This Is what I Cherish

This Is what I Cherish

This Is what I Cherish

Isabelle Rossaert

It is early in the morning when the men of Cucuron gather for the hunt at the foot of the dark French Luberon mountains. They hunt wild boars. Max isn’t present like he promised to be, but the men don’t give it much thought and start the hunt. The first shots, high on the ridge of the mountain, evoke muffled squealing – but not the squealing of a boar.

Valérie is the last to have seen Max alive. She moves to Paris to forget him. Did she fully understand his final whispered words to her that night? That he couldn’t see a future without her? Valérie continues her studies at the Sorbonne but she cannot get Max and the boar out of her head. In Paris, she meets Jean-Michel, who learns about Valérie’s past in the small village and travels to Cucuron to follow up on the rumours, the gossip and stories to reconstruct what happened on the mountain that fateful morning.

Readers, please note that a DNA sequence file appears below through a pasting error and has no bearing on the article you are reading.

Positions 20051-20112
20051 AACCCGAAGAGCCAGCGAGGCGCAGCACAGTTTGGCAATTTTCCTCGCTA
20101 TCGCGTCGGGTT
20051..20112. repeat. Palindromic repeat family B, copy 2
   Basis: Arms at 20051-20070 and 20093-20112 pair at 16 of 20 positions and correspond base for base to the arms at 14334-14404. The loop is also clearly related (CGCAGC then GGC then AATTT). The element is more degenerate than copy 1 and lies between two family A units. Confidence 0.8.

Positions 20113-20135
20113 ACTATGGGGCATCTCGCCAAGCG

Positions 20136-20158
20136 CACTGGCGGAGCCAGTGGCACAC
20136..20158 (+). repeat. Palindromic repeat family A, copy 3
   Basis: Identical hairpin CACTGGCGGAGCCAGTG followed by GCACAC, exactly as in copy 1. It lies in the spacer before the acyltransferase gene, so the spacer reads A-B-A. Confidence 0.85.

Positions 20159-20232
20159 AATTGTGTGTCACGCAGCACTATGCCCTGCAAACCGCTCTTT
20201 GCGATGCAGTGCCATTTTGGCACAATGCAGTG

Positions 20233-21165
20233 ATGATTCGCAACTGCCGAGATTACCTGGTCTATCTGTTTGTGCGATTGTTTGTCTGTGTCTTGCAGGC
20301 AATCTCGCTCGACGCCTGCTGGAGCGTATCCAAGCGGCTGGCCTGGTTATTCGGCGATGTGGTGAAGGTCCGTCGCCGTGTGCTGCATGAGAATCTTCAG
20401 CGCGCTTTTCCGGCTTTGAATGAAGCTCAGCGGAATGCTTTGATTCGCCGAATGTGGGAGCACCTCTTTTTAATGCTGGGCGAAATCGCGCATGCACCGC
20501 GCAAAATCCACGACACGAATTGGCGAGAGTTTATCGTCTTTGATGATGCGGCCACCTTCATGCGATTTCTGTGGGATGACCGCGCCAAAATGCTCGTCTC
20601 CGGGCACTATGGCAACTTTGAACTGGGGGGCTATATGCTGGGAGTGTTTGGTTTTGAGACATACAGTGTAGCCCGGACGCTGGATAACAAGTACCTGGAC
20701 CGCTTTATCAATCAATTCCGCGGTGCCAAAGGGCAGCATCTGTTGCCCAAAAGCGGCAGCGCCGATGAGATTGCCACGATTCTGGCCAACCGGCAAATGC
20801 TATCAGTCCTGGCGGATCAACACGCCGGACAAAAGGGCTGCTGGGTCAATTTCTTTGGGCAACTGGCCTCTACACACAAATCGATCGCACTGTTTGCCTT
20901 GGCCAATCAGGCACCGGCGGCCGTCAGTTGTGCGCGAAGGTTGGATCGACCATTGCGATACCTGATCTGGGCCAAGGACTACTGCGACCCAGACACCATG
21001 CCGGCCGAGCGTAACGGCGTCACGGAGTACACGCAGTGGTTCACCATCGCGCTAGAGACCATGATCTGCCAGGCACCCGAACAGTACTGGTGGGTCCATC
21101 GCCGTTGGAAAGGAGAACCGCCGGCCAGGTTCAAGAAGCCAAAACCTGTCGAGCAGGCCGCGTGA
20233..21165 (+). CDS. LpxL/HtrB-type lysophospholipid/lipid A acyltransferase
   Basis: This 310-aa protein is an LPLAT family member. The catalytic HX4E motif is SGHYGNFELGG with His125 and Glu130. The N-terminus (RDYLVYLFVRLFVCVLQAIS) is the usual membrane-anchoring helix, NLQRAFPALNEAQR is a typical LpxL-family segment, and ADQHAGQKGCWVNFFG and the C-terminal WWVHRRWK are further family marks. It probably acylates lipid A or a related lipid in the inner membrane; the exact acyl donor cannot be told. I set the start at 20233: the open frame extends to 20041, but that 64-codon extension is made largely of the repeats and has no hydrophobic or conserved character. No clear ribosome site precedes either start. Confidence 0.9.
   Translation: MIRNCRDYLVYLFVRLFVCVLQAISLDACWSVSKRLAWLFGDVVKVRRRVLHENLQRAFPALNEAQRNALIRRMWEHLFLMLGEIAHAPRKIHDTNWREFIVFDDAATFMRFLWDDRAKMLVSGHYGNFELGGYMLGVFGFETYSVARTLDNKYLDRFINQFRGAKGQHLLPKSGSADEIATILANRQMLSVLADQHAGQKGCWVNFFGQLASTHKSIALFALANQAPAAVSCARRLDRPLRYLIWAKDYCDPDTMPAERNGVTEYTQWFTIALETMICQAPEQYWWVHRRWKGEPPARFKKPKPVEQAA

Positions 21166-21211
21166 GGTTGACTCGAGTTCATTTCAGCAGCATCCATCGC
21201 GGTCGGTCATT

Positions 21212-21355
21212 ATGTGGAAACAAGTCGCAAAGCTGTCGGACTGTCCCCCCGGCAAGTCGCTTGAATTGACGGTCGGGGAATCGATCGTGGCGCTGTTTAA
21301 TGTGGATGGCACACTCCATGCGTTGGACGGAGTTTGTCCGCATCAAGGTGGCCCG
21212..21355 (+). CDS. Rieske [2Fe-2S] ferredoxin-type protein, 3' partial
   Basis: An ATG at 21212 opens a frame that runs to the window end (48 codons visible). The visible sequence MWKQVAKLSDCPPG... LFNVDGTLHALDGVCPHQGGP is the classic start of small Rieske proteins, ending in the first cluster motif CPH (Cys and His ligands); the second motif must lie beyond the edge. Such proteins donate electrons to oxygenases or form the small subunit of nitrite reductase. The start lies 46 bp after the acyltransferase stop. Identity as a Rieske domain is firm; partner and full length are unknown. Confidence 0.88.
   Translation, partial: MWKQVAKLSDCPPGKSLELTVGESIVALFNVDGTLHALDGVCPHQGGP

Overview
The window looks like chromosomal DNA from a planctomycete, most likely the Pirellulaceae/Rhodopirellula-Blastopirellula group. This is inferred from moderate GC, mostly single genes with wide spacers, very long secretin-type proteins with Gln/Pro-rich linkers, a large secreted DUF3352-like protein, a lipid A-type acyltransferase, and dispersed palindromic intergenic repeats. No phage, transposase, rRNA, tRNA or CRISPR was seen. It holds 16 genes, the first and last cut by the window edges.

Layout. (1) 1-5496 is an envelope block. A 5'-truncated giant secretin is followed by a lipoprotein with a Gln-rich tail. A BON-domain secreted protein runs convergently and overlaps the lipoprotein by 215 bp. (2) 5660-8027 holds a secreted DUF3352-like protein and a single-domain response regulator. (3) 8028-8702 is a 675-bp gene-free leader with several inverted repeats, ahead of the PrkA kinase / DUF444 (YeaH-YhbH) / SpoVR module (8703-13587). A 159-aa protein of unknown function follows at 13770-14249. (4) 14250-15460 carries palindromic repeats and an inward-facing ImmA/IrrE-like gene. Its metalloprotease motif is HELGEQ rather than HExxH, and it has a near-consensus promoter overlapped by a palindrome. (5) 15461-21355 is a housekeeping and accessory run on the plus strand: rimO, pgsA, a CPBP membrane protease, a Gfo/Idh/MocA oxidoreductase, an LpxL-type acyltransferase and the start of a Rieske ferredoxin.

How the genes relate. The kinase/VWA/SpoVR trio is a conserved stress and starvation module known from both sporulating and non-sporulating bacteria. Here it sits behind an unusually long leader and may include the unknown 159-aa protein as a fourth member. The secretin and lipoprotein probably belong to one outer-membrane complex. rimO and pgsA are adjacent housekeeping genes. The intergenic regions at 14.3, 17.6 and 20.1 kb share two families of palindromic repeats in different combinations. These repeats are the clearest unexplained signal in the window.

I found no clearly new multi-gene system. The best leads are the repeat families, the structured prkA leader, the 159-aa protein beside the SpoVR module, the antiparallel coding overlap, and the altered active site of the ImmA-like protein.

‘Isabelle Rossaert has succeeded in describing how expressive silence can be in her debut novel This Is what I Cherish.’ – The Read Shop, Hedel

‘The romantic soul has returned to literature. The delicate, rhythmic sentences create a pleasant atmosphere. The melancholic characterizations of Paris, in Modiano-noir, are beautiful.’ – de Volkskrant

‘Isabelle writes with passion and love about Paris and Luberon, about a relationship that never was and the development of another one. The author has captured the city and the nature in this romantic and tragic love story. About the comforting beauty of art, taming unicorns, the lure of the mountains and the binding force of love. About life and death, a moving novel... to tears.’ – Psychologies Magazine

‘Rossaert has set an ambitious goal and she succeeded in producing a charming, atmospheric book. You can feel in your gut that the text is good. Why the story provokes this is somewhat inexplicable and that is literature at its best. Isabelle Rossaert is a promising author. This Is what I Cherish is a touching and comforting novel in a delicate language, using the mystique of the rural and the forging strength of word-of-mouth stories.’ – Tzum